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Challenger beats incumbent in GOP council primary; Redweik defeats Rains by 372 votes 

Credit:  Mitchell Kirk, Staff reporter | Pharos-Tribune | May 8, 2018 | www.pharostribune.com ~~

In a race whose candidates were divided over a proposed wind turbine project, the challenger for a Cass County Council seat defeated the incumbent in Tuesday’s Republican primary.

David Redweik’s 1,142 votes topped Phil Rains’ 770 in the GOP contest for Cass County Council District 1.

Redweik said he was a little apprehensive throughout the evening but excited after the final tally came in.

“I think my wife was a little more excited than I was,” he said with a laugh.

Redweik opposes Cass County’s setback rules for commercial wind turbines. A company is currently pursuing a commercial wind turbine project for the northern part of the county, which includes the council’s District 1. The proposed project has been a divisive issue locally. Redweik said he believes the project drove a lot of its opponents to the polls and contributed to his victory.

Ryan Browning, who has also spoken out against the proposed wind project, won his Republican primary race against incumbent Jeff LeDonne, who supports the project.

“It got a lot of people out to vote,” Redweik said. “…I’m pretty sure that’s how I won. It motivates people and the people wanted to have their voice heard. Both with me and Ryan winning, I think they’ve spoken a little bit.”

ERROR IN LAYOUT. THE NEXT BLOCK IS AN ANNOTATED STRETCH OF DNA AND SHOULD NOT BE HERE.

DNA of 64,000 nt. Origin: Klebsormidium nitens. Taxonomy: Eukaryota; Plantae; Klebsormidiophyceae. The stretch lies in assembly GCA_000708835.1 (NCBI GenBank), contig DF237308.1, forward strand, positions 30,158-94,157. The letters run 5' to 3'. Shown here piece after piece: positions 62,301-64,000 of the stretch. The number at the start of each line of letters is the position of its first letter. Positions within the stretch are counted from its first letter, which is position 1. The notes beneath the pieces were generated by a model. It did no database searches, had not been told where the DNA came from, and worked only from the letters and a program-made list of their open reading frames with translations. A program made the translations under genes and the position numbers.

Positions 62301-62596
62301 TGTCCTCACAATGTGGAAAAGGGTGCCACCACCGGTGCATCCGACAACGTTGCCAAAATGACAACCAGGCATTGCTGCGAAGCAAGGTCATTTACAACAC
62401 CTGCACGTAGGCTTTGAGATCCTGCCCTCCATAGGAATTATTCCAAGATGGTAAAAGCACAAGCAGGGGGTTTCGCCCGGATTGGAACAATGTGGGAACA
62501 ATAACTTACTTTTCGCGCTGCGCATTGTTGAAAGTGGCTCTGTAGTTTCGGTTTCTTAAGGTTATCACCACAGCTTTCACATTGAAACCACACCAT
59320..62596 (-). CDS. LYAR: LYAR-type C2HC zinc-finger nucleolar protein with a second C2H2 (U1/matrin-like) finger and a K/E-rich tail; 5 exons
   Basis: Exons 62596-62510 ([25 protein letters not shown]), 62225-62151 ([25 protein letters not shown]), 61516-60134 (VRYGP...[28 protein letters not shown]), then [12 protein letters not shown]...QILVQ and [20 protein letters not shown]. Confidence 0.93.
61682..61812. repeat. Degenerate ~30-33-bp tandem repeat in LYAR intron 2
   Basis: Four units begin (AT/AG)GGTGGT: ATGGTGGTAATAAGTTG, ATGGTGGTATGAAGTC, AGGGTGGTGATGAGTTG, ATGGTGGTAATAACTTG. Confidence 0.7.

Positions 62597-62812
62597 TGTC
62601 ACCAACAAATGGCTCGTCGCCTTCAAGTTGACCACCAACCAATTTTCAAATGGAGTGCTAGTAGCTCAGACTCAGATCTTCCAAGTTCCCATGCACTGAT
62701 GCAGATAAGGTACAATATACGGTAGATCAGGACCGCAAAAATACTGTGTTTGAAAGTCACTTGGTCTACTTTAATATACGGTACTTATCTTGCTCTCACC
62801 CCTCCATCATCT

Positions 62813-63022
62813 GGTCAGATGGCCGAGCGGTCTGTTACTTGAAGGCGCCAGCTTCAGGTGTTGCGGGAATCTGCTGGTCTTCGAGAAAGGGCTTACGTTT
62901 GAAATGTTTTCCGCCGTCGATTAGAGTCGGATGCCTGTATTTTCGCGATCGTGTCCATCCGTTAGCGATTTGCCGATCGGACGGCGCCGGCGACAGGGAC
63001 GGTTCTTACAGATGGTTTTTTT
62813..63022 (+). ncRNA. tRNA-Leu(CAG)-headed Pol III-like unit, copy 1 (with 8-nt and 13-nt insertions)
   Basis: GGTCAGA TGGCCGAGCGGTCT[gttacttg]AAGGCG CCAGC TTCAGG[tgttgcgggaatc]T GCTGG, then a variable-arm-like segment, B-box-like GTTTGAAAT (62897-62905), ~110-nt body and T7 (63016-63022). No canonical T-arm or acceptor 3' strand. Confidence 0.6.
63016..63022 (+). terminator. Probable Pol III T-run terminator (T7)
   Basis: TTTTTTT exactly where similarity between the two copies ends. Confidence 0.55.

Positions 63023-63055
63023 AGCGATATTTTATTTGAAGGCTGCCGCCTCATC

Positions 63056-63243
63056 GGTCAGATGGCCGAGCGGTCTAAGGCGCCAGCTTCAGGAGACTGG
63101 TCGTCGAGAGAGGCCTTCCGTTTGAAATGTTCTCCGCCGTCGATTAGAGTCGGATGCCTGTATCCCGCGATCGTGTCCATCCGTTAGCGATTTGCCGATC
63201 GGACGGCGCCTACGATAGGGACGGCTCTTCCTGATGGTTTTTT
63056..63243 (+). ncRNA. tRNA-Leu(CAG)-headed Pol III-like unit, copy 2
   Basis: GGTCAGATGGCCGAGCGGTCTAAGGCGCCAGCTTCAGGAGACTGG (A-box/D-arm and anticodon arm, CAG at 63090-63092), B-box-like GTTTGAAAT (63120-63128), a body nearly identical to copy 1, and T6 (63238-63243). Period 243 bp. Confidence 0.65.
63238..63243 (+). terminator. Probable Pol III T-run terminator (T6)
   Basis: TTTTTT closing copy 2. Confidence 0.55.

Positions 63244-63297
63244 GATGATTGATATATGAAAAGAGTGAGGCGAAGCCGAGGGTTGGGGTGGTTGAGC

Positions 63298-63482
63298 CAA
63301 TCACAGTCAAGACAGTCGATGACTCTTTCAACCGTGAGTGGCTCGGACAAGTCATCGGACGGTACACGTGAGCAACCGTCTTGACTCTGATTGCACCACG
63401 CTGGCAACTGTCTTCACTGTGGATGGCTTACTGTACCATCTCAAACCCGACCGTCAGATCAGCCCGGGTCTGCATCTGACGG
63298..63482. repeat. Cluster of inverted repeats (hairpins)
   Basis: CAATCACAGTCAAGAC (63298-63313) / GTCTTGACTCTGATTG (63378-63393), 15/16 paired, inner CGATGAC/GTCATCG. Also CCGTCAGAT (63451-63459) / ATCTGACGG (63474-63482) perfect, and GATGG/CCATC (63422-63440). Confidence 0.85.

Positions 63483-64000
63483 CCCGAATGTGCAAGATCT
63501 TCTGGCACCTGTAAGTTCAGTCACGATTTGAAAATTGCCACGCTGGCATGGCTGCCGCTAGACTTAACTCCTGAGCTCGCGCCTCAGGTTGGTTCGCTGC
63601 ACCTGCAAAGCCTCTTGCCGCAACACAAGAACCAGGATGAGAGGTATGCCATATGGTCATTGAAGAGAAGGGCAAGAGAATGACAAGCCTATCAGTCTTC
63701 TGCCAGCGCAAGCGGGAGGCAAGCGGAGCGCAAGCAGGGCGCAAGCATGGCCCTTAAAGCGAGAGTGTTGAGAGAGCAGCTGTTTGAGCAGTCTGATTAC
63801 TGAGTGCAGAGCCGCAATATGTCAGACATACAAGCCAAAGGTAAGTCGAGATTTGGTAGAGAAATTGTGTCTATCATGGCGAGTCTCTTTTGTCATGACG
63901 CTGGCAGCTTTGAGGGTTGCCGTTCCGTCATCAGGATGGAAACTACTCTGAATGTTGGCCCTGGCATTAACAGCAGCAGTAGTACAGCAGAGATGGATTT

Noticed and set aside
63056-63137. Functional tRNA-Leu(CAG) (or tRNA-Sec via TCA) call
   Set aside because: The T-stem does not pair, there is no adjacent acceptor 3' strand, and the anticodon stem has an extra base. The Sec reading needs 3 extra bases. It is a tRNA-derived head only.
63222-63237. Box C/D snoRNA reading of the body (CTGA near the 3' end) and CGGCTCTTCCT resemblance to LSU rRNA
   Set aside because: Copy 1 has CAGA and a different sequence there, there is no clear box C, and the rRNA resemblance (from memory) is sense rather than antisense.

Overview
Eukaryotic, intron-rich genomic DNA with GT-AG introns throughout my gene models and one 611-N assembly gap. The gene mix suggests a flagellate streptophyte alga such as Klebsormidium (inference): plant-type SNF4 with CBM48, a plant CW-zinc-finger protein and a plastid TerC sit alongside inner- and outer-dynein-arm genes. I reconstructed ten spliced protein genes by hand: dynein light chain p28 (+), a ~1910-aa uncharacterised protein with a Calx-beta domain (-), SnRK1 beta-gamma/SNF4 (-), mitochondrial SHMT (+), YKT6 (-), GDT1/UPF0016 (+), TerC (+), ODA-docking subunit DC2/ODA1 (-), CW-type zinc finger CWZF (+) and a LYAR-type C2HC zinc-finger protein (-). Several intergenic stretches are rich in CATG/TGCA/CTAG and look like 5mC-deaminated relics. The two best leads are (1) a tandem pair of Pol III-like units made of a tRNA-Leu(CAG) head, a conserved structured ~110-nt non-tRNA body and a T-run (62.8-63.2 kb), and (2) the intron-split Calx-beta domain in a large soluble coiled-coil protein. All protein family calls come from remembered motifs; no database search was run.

Redweik thanked all of his supporters and said Rains ran a good campaign.

“I have respect for Phil,” Redweik said. “I always liked him.”

Rains has served on the council since 2013.

“I feel like I got beat over something I had no control over,” Rains said, referring to the turbine project.

He said while he supports the project, the council is not involved in the plans for it.

“There’s a lot of angry people out there that don’t understand everything,” he said. “They wanted to take it out on Jeff and I, which is fine.”

Source:  Mitchell Kirk, Staff reporter | Pharos-Tribune | May 8, 2018 | www.pharostribune.com

This article is the work of the source indicated. Any opinions expressed in it are not necessarily those of National Wind Watch.

The copyright of this article resides with the author or publisher indicated. As part of its noncommercial educational effort to present the environmental, social, scientific, and economic issues of large-scale wind power development to a global audience seeking such information, National Wind Watch endeavors to observe “fair use” as provided for in section 107 of U.S. Copyright Law and similar “fair dealing” provisions of the copyright laws of other nations. Send requests to excerpt, general inquiries, and comments via e-mail.

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